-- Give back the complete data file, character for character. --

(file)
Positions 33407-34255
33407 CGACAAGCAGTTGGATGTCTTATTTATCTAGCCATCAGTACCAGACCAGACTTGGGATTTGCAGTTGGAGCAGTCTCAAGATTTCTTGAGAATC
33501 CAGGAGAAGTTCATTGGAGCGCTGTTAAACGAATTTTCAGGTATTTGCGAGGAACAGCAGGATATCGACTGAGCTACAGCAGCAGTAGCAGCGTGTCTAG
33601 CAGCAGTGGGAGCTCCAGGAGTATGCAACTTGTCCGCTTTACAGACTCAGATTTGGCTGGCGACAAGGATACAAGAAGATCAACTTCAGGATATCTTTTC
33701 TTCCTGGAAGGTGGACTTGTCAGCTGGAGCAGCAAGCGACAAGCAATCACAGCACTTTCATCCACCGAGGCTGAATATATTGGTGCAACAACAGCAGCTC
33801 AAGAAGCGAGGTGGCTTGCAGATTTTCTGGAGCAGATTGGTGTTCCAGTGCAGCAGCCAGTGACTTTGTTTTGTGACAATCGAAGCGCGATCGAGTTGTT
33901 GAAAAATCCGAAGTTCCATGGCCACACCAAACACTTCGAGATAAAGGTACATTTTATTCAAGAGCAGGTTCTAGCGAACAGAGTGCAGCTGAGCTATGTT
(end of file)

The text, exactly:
Positions 33407-34255
33407 CGACAAGCAGTTGGATGTCTTATTTATCTAGCCATCAGTACCAGACCAGACTTGGGATTTGCAGTTGGAGCAGTCTCAAGATTTCTTGAGAATC
33501 CAGGAGAAGTTCATTGGAGCGCTGTTAAACGAATTTTCAGGTATTTGCGAGGAACAGCAGGATATCGACTGAGCTACAGCAGCAGTAGCAGCGTGTCTAG
33601 CAGCAGTGGGAGCTCCAGGAGTATGCAACTTGTCCGCTTTACAGACTCAGATTTGGCTGGCGACAAGGATACAAGAAGATCAACTTCAGGATATCTTTTC
33701 TTCCTGGAAGGTGGACTTGTCAGCTGGAGCAGCAAGCGACAAGCAATCACAGCACTTTCATCCACCGAGGCTGAATATATTGGTGCAACAACAGCAGCTC
33801 AAGAAGCGAGGTGGCTTGCAGATTTTCTGGAGCAGATTGGTGTTCCAGTGCAGCAGCCAGTGACTTTGTTTTGTGACAATCGAAGCGCGATCGAGTTGTT
33901 GAAAAATCCGAAGTTCCATGGCCACACCAAACACTTCGAGATAAAGGTACATTTTATTCAAGAGCAGGTTCTAGCGAACAGAGTGCAGCTGAGCTATGTT